Can the democracies keep up with the autocracies munition production
War is a complex and busy business. The level of manufacturing to replace expended ammunition is something that has its own challenges and brings in the question of can the west keep up with a war of attrition.
An article published by the Royal United Service Institute raises interesting questions on the ability for the Democracies to feed the war machine in an extended battle.
“The winner in a prolonged war between two near-peer powers is still based on which side has the strongest industrial base. A country must either have the manufacturing capacity to build massive quantities of ammunition or have other manufacturing industries that can be rapidly converted to ammunition production. Unfortunately, the West no longer seems to have either.”
Who has the manufacturing capacity to produce ammunition at a greater scale? The West has been so keen to use nations like China to manufacture goods at the cost of its own manufacturing facilities.
“Presently, the US is decreasing its artillery ammunition stockpiles. In 2020, artillery ammunition purchases decreased by 36% to $425 million. In 2022, the plan is to reduceexpenditure on 155mm artillery rounds to $174 million. This is equivalent to 75,357 M795 basic ‘dumb’ rounds for regular artillery, 1,400 XM1113 rounds for the M777, and 1,046 XM1113 rounds for Extended Round Artillery Cannons. Finally, there are $75 million dedicated for Excalibur precision-guided munitions that costs $176K per round, thus totaling 426 rounds. In short, US annual artillery production would at best only last for 10 days to two weeks of combat in Ukraine. If the initial estimate of Russian shells fired is over by 50%, it would only extend the artillery supplied for three weeks.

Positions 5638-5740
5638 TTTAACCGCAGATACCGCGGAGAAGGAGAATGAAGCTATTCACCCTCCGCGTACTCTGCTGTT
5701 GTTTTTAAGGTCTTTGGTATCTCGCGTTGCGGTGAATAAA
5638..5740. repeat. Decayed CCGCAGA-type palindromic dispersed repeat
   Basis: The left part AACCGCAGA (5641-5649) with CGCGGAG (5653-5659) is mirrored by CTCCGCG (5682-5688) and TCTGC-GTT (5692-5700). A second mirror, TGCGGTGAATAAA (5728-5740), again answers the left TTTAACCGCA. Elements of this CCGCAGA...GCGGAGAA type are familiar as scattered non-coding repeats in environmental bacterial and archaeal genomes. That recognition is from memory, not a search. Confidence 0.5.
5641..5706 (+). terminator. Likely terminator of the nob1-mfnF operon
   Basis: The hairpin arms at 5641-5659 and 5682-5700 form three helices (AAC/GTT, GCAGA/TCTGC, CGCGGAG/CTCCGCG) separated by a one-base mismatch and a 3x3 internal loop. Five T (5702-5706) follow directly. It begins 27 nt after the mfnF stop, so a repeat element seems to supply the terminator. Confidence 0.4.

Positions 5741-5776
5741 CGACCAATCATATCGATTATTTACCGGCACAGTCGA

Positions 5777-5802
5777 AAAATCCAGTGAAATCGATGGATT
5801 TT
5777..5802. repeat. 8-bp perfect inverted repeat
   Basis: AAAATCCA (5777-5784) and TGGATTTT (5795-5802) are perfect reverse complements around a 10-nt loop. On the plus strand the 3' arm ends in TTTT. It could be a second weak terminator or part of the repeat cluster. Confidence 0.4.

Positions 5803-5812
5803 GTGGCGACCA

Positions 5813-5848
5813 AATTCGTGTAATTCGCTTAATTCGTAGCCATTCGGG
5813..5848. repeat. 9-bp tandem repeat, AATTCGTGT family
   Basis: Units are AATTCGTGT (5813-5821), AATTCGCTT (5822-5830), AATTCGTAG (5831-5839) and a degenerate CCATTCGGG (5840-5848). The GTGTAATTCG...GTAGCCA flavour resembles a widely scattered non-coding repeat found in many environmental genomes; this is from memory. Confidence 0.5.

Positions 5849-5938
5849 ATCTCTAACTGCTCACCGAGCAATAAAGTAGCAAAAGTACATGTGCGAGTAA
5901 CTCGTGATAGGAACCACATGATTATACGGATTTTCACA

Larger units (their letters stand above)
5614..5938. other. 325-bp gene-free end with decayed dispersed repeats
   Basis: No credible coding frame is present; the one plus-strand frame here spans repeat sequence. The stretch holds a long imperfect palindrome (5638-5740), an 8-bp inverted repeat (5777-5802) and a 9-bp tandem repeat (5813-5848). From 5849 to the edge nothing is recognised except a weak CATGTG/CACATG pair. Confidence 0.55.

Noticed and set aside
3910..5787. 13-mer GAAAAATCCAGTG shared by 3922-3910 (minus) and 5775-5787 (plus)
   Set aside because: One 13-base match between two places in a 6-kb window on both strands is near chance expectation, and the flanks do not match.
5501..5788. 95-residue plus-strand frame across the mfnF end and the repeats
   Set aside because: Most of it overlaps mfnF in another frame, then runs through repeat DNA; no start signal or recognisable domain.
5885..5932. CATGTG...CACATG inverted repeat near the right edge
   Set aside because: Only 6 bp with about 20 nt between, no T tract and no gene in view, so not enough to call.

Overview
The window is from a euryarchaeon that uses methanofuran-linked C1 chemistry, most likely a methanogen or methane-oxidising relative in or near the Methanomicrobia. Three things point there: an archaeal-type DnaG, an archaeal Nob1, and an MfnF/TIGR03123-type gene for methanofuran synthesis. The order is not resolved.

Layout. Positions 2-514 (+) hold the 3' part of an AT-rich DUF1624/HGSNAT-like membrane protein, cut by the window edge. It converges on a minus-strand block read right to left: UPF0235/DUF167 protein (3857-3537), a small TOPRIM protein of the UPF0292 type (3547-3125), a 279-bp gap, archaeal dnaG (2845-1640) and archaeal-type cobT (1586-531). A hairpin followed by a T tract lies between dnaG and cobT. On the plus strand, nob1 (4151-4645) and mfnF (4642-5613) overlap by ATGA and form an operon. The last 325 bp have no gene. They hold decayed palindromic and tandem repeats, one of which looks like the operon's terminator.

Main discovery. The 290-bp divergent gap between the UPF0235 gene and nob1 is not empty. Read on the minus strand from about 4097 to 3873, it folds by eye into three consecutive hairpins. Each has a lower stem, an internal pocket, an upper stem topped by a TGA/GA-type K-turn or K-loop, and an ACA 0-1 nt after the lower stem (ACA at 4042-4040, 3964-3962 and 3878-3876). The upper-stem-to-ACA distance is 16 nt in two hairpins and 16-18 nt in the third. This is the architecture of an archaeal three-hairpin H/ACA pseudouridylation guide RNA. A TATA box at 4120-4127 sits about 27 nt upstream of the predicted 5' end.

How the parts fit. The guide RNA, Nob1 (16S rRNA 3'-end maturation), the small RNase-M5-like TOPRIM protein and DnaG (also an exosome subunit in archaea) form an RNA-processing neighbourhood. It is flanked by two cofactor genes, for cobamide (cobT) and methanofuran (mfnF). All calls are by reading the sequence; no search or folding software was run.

The US is not the only country facing this challenge. In a recent war game involving US, UK and French forces, UK forces exhausted national stockpiles of critical ammunition after eight days.”
Is the $40 billion that the US has approve for the Ukraine war effort been earmarked for the increase in capacity for manufacturing of munitions?
Even if it is the reality is it will take a long time to get production to the level where you are competing with major manufacturing regions.
Also supplies to even be able to produce ammunition will be a stumbling block.
“China’s near monopoly on rare earthmaterials is an obvious challenge here. Stinger missile production will not be completed until 2026, in part due to component shortages. US reports on the defence industrial base have made it clear that ramping up production in war-time may be challenging, if not impossible, due to supply chain issues and a lack of trained personnel due to the degradation of the US manufacturing base.”
China isn’t even using up its ammunition and is sitting back watching everyone send their assets to the Ukraine.
Makes you wonder about the direction this war is going to go in.